Wilaya: Berlin Film Review

Berlinale Film Festival
Spanish-Sahrawi drama meanders more than it moves.

From "Salt Water" director Pedro Perez Rosado, the film centers on a family of Spanish-speaking Sahrawi, a stateless, mixed ethnic population inhabiting the deserts of Southwest Algeria.

Despite its strong setting and heartfelt message, the Sahara-set drama Wilaya is too slight and slow-moving to draw most viewers toward its intriguing subject matter. Centered around a family of Spanish-speaking Sahrawi – a stateless, mixed ethnic population inhabiting the deserts of Southwest Algeria – this minimalist, well-shot effort from Pedro Perez Rosado (Salt Water) should continue its fest run after landing the Best Actress award at Abu Dhabi (where it was known as Tears of Sand). Theatrical pickups outside Spain are less certain.

As the opening title cards explain, Wilaya of Smara is a refugee settlement of displaced persons who, following the Spanish decolonization of Mauritania and Morocco, settled in large numbers (estimated at up to 400,000) in the Western Saharan desert. Caught in political limbo (an independence movement is still seeking statehood) and largely self-sufficient, they survive under harsh tribal conditions and remain more or less cut off from the outside world.

Wilaya follows the story of Fatimetu (Nadhira Mohamed), the daughter of Sahrawi parents sent to live with a foster family in Valencia while her handicapped sister, Hayat (Memona Mohamed), and traditionalist brother, Jatri (Mohamed Moulud), remained behind in the refugee camp. Following her mother’s death and a break-up with her Spanish boyfriend, she returns home for the first time in years, expecting to remain only temporarily until she’s slowly – very slowly – swept in by local ties.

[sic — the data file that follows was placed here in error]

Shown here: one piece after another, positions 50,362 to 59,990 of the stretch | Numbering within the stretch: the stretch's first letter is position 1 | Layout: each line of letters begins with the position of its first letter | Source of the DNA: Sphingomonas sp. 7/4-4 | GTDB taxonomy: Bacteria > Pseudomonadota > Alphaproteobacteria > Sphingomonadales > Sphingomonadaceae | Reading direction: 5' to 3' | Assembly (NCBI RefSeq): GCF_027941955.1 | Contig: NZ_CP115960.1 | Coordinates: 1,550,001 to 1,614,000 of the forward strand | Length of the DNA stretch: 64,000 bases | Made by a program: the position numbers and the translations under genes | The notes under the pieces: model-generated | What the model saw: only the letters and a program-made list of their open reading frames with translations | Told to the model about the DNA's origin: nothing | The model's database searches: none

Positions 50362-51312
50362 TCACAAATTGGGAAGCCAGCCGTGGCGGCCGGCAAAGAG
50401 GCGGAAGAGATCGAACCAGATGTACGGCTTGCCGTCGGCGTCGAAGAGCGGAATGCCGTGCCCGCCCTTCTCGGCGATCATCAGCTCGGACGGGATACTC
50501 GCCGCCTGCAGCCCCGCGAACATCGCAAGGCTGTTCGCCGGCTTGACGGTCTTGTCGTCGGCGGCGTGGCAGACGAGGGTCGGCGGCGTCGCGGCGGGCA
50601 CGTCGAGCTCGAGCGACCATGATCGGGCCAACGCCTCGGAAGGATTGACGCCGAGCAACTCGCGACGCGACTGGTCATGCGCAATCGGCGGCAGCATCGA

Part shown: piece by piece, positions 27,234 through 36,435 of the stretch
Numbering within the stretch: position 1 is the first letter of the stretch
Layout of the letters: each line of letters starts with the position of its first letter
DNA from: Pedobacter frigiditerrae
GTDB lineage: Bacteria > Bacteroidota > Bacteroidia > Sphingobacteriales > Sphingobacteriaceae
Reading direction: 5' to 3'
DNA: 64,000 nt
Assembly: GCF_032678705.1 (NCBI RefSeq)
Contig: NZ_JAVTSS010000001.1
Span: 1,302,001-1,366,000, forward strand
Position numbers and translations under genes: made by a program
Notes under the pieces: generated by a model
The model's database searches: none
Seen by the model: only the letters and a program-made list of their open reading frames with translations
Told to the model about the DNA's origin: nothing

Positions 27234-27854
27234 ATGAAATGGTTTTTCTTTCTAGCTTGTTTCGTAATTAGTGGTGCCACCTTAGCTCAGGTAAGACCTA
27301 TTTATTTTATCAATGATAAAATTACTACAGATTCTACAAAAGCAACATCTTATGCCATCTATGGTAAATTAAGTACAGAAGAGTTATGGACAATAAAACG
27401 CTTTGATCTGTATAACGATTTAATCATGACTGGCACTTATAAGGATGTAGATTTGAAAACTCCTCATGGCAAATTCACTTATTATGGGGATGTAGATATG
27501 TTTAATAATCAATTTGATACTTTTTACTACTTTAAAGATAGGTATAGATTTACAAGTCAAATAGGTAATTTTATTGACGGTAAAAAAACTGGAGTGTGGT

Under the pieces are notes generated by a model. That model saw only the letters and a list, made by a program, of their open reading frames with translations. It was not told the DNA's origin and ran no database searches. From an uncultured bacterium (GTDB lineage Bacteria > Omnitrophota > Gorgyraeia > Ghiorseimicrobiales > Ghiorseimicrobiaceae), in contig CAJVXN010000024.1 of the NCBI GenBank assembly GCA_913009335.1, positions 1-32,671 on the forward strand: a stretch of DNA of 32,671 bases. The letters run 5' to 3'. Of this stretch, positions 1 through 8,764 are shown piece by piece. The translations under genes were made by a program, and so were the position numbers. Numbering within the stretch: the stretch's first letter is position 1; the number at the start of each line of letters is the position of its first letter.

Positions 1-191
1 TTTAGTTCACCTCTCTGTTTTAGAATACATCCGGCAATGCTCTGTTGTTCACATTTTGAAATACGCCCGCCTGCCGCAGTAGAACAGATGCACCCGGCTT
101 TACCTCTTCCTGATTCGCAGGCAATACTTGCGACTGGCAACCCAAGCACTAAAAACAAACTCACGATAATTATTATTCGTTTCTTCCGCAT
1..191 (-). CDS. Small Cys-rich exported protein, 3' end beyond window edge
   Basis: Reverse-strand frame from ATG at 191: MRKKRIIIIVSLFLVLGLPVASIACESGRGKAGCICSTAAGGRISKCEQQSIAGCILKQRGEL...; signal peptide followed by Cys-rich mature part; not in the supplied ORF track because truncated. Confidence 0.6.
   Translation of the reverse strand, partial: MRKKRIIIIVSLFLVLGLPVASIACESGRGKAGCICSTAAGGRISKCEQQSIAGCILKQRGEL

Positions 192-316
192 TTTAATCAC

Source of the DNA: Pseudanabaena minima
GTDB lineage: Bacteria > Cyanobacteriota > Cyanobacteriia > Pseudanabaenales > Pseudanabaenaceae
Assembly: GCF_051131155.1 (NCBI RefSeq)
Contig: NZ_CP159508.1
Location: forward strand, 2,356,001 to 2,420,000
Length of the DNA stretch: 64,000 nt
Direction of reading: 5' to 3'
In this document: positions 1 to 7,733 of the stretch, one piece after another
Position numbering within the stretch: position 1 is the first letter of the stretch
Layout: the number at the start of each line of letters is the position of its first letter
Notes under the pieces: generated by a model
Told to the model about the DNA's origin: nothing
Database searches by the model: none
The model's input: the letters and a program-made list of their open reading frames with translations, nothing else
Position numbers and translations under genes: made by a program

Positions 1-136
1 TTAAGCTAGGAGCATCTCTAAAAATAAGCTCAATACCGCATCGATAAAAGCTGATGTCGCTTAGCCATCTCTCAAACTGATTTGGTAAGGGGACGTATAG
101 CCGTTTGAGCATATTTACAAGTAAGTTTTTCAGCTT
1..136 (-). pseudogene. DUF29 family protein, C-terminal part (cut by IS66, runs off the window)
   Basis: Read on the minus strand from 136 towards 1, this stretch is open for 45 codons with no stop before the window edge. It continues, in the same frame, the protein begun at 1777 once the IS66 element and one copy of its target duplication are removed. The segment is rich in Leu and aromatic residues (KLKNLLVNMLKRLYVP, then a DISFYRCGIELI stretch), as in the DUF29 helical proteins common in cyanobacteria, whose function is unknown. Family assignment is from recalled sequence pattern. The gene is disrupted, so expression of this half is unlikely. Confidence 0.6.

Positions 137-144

Featuring terrific widescreen cinematography by Miguel Morales (Solitary Fragments) and a captivating score by Sahwari singer Aziza Brahim (who plays a neighboring widowed mother), the film boasts enough technical prowess to capture the muted, semi-nomadic lifestyle of its characters.

Otherwise, writer-director Rosado fails to deliver the dramatic goods, dishing out plenty of dead air and never providing an emotional catharsis for Fatimetu, whose internal ties to both Spain and the Sahrawi are suggested at but not quite felt. The fact that she spends the film’s latter half as a self-employed driver provides numerous opportunities to explore the rich desert locations, less so to develop the narrative.

Performances – especially by the two Mohameds – feel lived in and realistic enough, but with only minimal dialogues and far too much silence, the viewer has to spend a lot of time reading between the lines.

Venue: Berlin Film Festival (Panorama)
Production companies: Wanda Vision
Cast: Nadhira Mohamed, Memona Mohamed, Aziza Brahim, Ainina Sidagmet, Mohamed Moulud, Jatra Malainin Mami
Director-screenwriter: Pedro Perez Rosado
Producer: Jose Maria Morales
Director of photography: Oscar Duran
Production designer: Carlos Ramon
Music: Aziza Brahim
Costume designer: Wanda Morales
Editor: Ivan Aledo
Sales Agent: 6Sales
No rating, 97 minutes